Media kits, also known as press kits, can either be a page on your website, a printed-out folder or an email attachment that contains resources and information about your organisation, event or product which journalists can use.
These media kits are mainly sent to journalists or newsroom Chiefs of Staff, to help them write stories and to quickly learn about the essential facts of your organisation. It also provides a one-stop-shop where journalists and editors can access photos, videos and marketing materials.
When you want to network or reach out to the press, a media kit is an essential tool to refer to and share. Journalists are usually more willing to cover the story if you’ve done some of the work up front (remember they’re incredibly time poor) and you and your organisation come across as incredibly professional and media-ready.
A media kit accompanies a media release, so the same rules apply – research which newsroom you think would be a good fit for your story. This is crucial, you don’t want to send it where it will be ignored by journalists.
In the age of the internet, digital media kits are becoming more common and if you have decided to publish your media (releases, grabs, photos, video, etc.) on your website, it can easily be accessed by journalists.
Create an easily found webpage that is linked to the footer of your main website either called “Media”, “Media Kit” or “Press Kit”. It’s best not to put it in your main navigation though.
Media kits can also be given to journalists on a USB at events or meet-ups, so they can access larger files that may not be able to be downloaded from a webpage or email.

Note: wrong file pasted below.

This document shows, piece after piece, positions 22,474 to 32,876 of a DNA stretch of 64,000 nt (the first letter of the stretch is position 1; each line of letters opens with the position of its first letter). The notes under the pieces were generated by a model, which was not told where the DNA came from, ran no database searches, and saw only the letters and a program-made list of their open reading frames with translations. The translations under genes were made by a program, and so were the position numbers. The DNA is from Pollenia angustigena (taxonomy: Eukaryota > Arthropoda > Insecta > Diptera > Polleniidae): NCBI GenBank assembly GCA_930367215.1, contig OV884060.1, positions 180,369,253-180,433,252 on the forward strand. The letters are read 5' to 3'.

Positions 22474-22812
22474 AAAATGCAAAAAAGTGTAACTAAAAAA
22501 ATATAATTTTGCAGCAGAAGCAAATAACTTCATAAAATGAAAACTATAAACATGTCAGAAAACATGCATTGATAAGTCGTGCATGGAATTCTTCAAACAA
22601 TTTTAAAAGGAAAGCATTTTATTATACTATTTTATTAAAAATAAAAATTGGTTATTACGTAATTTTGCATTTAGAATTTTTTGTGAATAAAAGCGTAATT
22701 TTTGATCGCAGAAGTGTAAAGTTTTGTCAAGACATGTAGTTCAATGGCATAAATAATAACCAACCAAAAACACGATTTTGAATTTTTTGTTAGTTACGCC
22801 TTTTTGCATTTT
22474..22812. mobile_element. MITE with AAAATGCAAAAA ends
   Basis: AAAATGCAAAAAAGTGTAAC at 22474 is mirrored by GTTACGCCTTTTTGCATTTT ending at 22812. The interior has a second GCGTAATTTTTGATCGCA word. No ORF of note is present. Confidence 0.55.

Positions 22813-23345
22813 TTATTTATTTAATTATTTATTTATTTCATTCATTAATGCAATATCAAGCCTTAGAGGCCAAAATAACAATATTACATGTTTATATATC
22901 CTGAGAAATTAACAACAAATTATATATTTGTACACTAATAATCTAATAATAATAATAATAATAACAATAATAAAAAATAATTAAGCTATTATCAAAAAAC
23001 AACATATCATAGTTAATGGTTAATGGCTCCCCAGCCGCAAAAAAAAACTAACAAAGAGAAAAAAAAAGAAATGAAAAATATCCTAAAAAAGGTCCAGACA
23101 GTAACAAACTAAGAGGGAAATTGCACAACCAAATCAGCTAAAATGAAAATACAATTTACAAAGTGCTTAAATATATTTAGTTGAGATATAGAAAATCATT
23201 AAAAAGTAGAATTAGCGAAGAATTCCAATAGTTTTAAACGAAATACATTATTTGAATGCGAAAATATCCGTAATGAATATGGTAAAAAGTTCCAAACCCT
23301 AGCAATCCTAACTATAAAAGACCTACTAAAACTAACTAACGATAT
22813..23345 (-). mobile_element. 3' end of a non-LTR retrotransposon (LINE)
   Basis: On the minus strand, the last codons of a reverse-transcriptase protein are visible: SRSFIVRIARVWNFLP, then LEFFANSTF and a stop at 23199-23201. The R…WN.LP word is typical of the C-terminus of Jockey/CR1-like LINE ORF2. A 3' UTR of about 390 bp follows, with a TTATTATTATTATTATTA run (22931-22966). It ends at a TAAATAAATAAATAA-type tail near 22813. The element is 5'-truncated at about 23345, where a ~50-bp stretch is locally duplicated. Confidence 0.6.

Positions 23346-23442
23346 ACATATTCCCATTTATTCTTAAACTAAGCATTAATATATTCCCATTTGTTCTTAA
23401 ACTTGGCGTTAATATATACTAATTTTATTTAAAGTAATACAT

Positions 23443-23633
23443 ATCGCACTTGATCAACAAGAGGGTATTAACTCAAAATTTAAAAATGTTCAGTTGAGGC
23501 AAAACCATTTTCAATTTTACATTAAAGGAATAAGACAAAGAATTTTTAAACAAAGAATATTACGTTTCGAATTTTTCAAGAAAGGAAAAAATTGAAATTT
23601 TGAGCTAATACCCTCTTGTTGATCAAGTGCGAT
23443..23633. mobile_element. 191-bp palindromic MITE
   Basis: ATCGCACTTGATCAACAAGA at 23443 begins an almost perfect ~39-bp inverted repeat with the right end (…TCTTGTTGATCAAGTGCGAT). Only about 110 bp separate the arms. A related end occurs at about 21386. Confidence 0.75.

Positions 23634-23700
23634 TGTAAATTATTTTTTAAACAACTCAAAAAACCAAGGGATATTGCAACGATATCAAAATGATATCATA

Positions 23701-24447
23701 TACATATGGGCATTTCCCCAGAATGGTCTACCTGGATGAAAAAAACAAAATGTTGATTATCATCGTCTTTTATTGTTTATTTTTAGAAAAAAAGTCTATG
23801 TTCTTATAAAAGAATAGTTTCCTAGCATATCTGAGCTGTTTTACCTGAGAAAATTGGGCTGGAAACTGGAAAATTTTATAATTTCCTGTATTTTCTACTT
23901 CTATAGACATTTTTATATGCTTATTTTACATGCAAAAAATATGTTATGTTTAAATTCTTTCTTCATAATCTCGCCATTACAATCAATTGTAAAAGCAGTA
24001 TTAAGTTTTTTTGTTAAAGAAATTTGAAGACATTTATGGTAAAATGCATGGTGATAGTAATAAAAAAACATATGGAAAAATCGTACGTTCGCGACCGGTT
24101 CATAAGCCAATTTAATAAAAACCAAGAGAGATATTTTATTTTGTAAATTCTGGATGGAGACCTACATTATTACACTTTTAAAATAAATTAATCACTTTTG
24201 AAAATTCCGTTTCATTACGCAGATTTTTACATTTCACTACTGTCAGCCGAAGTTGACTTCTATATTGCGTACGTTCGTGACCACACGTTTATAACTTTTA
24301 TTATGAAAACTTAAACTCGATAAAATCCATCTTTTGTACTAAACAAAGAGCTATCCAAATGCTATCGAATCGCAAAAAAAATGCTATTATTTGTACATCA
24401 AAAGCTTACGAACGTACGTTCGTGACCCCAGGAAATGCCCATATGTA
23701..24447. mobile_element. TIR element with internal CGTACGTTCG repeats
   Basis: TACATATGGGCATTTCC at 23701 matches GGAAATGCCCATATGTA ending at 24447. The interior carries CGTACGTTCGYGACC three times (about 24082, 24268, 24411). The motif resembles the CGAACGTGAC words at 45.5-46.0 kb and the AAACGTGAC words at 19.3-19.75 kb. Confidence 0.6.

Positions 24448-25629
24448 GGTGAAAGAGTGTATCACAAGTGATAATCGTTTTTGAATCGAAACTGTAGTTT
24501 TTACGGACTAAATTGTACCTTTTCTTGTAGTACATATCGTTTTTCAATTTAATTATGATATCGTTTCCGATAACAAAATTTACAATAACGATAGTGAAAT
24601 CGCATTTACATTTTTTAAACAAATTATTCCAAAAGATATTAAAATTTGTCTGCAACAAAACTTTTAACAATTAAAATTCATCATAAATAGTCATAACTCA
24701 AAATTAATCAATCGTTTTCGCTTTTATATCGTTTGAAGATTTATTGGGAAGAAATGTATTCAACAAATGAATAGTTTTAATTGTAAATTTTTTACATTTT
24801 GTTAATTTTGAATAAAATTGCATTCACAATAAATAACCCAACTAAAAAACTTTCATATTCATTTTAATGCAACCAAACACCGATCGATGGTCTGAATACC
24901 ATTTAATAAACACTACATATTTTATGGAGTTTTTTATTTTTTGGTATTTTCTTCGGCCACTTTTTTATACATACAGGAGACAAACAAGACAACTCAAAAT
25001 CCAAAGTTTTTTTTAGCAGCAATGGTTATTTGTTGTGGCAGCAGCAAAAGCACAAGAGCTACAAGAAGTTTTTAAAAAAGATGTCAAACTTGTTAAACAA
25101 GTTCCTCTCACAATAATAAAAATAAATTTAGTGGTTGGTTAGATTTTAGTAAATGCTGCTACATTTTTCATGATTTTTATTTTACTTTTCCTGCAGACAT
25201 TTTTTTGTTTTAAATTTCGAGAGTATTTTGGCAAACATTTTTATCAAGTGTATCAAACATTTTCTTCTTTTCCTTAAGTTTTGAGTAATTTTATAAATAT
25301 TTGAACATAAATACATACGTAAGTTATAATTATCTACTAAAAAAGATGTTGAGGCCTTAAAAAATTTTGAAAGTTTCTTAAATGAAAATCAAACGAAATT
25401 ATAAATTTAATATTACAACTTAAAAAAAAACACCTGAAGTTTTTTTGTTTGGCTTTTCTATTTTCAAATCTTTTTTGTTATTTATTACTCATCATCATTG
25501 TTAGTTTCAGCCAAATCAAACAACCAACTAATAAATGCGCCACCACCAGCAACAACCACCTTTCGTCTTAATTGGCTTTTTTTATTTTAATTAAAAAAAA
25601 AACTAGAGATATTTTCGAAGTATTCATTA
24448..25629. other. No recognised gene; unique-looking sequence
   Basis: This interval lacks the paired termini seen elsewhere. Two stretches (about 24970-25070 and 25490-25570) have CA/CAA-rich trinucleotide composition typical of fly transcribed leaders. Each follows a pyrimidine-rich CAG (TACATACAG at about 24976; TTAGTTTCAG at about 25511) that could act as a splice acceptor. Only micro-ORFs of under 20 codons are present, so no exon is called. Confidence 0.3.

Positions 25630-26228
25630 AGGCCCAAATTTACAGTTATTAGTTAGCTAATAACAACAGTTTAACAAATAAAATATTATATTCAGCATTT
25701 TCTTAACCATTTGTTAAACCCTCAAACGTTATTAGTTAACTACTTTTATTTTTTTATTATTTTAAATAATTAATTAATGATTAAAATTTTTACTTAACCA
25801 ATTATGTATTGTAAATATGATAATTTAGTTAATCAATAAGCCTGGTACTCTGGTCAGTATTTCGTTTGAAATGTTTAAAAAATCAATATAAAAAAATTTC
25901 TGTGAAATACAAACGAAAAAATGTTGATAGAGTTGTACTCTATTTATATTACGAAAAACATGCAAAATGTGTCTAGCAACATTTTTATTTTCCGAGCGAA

The best way to give out media kit, though, is to send it via email.
Write a brief statement in the body of the email with a short sentence (no more than 10 words long) to identify what your media kit includes and why you’re sending it out.
Ideally, make sure the email with the media kit is personalised and tailored for each media organisation, rather than sending the same media kit to numerous journalists.
Sending media kits to regional newsrooms means your story can have a wider reach. If you send grabs or video, regional newsrooms can run the story, without having to send a cameraman or getting vision sent from another location.
The list of what needs to be included in a media kit may change depending on the reason why your organisation is using it and the resources you have available.
However, there are a few essentials that every media kit should have, as well as a few that your organisation would benefit from.
In a VNR, you’ll want to include the questions with the interviews, to provide some context to your story and to provide a basic text description that is embedded in the video. VNRs should not be more than 5 minutes long. Click here for an example of a VNR created by Adoni Media.
Always remember what media kits you have sent out and who has received one.
Think about what websites, television, magazine, newspaper and even radio platforms would fit best for your story and supply the journalist with the most relevant information.
Don’t be discouraged if your story doesn’t get picked up right away – something major might’ve happened in the news that day. If your story isn’t time-specific, try to keep in contact with the journalist and follow up if and when your story might be published.
You still need to put in the work to make your story happen. Media kits are just an easier way to provide the media with the information you want them to know – and they also give a journalist the resources they need to make their story. It’s a win-win for all involved.